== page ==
Philippe de Lespinay started with Heller, the French model kit company in the 1960s as a designer and project engineer. He also also worked for Cox, who are now known for their remote control and gas powered vehicles, but also created many kits over the years. More recently, he was the curator of the Los Angeles Slot Car Museum. And he’s on the hobbyDB Advisory Board, so yeah, he’s our kind of guy.
hobbyDB will be regularly sharing his insights on particular models he has worked on including production kits, never-produced projects, and his own custom builds. We hope you enjoy the journey through his career as well.
Read more about his history in the toy and model business here.
The first kit I designed was that of an Alpine-Renault A210 Le Mans car. I traveled to Dieppe to the Alpine factory and was able to take all the measurements, pictures and information as a personal guest of Alpine’s founder and president, Jean Redele. He also loaned me an Alpine A110 Berlinette 1300S, and I had great fun with it for several weeks. It actually pushed me to purchase one, that I raced until I smashed it comprehensively while trying to avoid an errant car.
I tried to do a good job on the new model and introduced some new features that were not present in any available kit, such as separate rim sections for the racing wheels, real rubber safety belts and suspension springs made of steel wire that one could form over a nail, a trick I learned from a great model maker long passed away. I even tried to get a windshield rubber seal to work but it did not, and I had to revert to the standard method of gluing the windshield in place. The kit was well received in the period magazines and sold extremely well to a public welcoming a French racing car model, something that simply did not exist then.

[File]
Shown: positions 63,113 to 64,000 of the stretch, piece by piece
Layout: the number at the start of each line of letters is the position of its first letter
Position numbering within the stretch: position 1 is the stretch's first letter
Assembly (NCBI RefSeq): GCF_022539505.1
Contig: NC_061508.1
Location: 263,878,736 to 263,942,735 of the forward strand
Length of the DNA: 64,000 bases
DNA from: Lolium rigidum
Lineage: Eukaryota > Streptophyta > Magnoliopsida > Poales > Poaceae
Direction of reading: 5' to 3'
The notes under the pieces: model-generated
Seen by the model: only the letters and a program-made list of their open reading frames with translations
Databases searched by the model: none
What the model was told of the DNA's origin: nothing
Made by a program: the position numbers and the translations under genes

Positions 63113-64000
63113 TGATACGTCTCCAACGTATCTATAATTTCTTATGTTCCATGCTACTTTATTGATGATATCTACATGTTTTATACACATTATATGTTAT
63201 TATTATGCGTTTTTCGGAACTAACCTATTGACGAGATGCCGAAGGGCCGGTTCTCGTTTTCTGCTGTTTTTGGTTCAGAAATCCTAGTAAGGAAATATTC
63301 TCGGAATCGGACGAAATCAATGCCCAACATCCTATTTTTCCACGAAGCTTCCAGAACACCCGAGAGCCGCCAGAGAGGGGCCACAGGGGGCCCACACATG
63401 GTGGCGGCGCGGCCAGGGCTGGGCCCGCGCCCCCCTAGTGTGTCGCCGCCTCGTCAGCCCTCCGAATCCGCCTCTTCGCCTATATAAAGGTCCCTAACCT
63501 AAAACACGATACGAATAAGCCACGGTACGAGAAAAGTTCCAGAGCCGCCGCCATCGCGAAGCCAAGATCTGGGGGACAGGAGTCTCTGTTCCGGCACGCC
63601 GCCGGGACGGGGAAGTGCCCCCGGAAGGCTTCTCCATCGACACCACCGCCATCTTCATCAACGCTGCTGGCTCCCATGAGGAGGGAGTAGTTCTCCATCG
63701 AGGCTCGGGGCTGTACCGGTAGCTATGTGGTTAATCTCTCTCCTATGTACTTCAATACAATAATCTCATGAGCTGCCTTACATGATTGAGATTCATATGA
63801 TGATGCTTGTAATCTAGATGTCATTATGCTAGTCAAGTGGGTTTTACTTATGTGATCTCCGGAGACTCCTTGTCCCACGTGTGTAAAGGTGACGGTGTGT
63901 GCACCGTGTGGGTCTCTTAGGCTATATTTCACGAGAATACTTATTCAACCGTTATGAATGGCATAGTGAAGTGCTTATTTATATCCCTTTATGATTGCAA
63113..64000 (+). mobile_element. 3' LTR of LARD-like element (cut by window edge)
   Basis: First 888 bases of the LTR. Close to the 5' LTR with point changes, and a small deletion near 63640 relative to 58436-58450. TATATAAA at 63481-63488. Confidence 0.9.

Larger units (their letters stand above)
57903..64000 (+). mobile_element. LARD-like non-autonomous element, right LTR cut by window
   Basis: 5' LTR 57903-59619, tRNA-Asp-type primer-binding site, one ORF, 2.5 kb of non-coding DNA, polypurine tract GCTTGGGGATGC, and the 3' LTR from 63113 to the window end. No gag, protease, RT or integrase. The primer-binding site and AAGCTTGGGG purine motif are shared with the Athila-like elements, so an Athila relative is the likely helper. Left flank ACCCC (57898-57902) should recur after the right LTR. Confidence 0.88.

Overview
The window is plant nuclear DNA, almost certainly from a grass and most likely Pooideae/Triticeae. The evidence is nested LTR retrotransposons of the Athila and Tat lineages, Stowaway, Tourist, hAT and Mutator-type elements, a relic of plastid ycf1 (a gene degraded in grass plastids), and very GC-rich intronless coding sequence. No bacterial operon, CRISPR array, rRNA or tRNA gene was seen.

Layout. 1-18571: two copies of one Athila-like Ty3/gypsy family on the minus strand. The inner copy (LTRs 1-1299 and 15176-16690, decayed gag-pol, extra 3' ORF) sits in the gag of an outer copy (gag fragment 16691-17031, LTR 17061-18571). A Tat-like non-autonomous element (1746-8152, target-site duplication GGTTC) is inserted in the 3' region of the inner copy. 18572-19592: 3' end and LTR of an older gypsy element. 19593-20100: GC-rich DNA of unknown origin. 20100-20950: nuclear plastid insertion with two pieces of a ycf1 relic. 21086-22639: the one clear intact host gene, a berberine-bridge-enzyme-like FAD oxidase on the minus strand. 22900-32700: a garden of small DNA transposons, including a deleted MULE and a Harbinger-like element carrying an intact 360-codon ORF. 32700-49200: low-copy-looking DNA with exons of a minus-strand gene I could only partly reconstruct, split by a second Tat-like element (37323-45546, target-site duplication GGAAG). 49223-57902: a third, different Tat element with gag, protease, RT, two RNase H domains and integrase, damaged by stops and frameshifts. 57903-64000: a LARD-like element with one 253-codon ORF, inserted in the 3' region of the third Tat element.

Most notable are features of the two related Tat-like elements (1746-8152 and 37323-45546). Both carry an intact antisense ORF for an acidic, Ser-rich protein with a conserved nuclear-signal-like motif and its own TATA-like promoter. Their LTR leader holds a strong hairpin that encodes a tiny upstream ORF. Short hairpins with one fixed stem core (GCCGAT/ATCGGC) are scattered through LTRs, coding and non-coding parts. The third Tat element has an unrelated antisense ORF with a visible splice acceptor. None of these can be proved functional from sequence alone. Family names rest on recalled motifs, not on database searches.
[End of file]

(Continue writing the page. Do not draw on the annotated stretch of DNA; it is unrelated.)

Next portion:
Not much has survived of the Alpine A210, except for the assembly notice of which I drew the images, and assembled the old-fashioned way, by gluing the text blocks in place. Those were the days!
There were plenty of “firsts” in this kit, including that one had to make his own suspension springs wound over… a nail! The wire and nail were supplied in the kit. This system worked very well and was reconducted for most of the kits I designed for this company.
Soon after I had a Alpine-Renault 1300S, here in 1968 in Paris (before the turmoil that hit the country and caused a near revolution). This car was unfortunately destroyed when I hit a snowbank while the car was fitted with Dunlop racing tires for dry pavement. A year and a half later, was on my way to Los Angeles, California.
AMT negotiated with Heller for the distribution of some car kits, and issued 4 different “double” kits in 1971. The injections were packed in clear plastic bags and sent to the American company that repackaged them in large boxes with their own illustrations, that unfortunately paled compared to those of Paul Lengelle. The Alpine was packaged with a version of the Heller Renault R8 Gardini as one of the sets in this series.